Two months ago, there was a rising pile of ‘no-confidence’ letters in Prime Minister Boris Johnson from Tory MPs. Shaken by the Downing Street ‘partygate’ revelations, those MPs felt they had to echo public disgust and say that Johnson should go.
On 6 February, the i-newspaper concluded that Johnson “faces no let-up in his leadership crisis and needs a decisive development in his favour this week to see off a confidence vote”.
In the following days, expectations of Russia invading Ukraine intensified, and not long after came the decisive development – the outbreak of war – that cut across the attacks on Johnson. The Tories used the background of the war and the huge wave of concern for its victims to close ranks and try to suppress the partygate scandal.
However, with the police now issuing penalty notices to Downing Street partygoers, the nightmare leap in energy costs on 1 April, Rishi Sunak’s poverty-escalating Spring budget, not to mention the end of free Covid test kits when infections are at the highest level ever, the government is heading back towards its pre-Ukraine war crisis situation.
The cost-of-living crisis, in particular, is of massive dimensions, sharply impacting on the standard of living – or worse, covering basics – of the majority of people in society. Government ministers blaming it on the Covid pandemic and then the Ukraine war is wearing thin.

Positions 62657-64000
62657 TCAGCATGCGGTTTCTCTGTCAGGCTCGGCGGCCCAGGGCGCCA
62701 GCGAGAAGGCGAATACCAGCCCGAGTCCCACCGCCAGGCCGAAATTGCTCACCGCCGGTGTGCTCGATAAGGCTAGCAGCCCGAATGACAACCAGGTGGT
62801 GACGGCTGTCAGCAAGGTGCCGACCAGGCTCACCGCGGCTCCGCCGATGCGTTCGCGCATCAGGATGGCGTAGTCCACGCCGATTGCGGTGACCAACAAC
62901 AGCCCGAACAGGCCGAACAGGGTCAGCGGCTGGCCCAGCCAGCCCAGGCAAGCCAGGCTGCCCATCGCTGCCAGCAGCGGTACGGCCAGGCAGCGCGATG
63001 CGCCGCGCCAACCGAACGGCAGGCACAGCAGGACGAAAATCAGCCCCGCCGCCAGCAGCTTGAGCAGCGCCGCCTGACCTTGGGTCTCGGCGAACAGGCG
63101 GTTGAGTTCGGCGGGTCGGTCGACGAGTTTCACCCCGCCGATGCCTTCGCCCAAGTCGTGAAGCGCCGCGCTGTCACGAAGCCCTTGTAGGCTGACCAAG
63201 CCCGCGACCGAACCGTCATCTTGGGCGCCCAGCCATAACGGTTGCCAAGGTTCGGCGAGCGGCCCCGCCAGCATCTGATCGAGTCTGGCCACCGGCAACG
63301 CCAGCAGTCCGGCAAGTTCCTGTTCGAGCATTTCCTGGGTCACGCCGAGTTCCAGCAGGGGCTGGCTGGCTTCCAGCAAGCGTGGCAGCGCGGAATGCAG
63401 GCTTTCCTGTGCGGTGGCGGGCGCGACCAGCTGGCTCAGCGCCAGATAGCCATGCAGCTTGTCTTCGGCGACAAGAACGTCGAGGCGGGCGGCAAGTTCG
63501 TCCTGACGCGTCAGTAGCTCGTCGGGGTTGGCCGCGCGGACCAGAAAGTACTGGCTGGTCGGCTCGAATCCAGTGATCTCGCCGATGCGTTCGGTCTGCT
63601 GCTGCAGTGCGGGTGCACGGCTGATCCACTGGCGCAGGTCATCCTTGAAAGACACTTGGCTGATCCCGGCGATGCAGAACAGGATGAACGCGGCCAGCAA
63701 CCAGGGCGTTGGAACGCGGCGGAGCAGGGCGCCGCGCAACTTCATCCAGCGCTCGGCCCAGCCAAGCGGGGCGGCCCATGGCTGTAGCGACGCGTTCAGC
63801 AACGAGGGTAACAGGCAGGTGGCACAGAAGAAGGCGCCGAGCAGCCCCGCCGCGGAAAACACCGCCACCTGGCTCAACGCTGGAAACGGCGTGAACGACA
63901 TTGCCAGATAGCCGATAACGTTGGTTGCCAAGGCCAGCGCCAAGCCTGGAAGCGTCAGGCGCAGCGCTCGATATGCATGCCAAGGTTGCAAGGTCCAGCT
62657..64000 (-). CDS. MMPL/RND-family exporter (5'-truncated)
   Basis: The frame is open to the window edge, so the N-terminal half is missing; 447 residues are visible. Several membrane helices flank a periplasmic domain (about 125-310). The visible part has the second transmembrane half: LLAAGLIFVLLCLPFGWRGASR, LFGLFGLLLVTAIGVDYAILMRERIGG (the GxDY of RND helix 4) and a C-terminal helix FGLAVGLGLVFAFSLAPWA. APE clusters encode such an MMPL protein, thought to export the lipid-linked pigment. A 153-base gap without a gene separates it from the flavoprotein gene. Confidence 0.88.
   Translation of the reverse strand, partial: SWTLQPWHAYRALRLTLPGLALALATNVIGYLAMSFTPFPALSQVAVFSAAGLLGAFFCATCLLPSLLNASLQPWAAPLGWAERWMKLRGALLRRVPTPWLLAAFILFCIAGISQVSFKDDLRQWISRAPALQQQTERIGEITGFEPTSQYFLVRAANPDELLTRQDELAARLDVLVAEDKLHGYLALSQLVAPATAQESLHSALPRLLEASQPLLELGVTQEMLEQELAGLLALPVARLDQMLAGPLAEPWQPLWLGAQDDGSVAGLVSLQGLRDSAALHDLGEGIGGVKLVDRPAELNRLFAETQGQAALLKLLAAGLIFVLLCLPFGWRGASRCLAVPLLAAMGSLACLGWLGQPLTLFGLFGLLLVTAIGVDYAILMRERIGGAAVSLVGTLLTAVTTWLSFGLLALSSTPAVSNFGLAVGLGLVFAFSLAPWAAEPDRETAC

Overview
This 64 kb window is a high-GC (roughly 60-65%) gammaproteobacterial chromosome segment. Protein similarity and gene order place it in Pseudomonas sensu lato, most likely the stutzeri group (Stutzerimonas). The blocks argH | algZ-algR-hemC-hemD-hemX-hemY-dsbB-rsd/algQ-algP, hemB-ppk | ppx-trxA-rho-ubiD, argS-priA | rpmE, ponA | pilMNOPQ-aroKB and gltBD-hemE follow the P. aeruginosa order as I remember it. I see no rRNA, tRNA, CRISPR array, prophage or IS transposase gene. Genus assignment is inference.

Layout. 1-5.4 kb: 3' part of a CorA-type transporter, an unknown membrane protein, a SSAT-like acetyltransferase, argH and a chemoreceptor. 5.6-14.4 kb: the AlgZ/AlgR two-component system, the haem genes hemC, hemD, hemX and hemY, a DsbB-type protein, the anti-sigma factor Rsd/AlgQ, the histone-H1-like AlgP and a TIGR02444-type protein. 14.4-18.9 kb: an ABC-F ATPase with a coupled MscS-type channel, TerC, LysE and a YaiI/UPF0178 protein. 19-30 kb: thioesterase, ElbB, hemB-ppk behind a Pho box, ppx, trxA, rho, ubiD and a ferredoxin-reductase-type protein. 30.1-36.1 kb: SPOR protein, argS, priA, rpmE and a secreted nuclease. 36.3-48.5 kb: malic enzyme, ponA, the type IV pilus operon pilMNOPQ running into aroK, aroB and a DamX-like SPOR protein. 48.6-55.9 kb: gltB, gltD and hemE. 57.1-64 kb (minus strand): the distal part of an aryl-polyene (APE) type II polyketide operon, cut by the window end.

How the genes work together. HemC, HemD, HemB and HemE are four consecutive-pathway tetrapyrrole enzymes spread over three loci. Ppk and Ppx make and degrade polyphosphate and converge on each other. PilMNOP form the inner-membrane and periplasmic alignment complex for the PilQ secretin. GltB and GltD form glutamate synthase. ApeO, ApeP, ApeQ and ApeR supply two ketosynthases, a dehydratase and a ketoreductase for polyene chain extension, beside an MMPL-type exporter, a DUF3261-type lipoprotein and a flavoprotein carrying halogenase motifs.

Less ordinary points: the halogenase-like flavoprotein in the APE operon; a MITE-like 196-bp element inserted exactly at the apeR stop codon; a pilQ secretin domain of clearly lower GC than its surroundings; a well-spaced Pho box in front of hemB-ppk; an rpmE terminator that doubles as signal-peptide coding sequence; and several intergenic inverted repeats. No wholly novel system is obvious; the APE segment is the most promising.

The extra help they have given households to cope with energy bills is derisory, and their attempts at deception don’t go unnoticed. For instance, although the Ukraine war is disrupting energy markets, April’s sharp rise in the energy price cap was set before the war began.
And mass outrage at partygate is still being fed. Initially, due to Tory politicians treating themselves and their staff as above the anti-Covid rules they themselves had made, the anger is now deepening further as those same Tories try to escape with fines they can easily pay, and with anonymity regarding them.
Under pressure of all this, and more, there is no easing of infighting among Tory seniors, ministers and MPs. Government policies are criticised by party grandees; Johnson and Sunak have been reported as being at loggerheads, and disquiet on the backbenches is resurfacing. There’s hardly an issue they all agree on – from the level and distribution of taxation, to where wind turbines should be situated.
The prospect of heavy losses in May’s local elections lies among their next fears. But any idea that the government will reverse its unpopularity was squashed by the behaviour of top Tories on the eve of the energy price escalation – quaffing champagne at Claridge’s hotel in Mayfair, at a reception to woo Tory donors.
More and more they are exposing themselves as living in a different world to the rest of us, along with the ruling class they represent.
They and their families benefit directly from the pro-rich budgets and laws they pass, and they know that if their parliamentary careers end, they will simply shift into even more lucrative positions in the upper echelons of the private or public sector.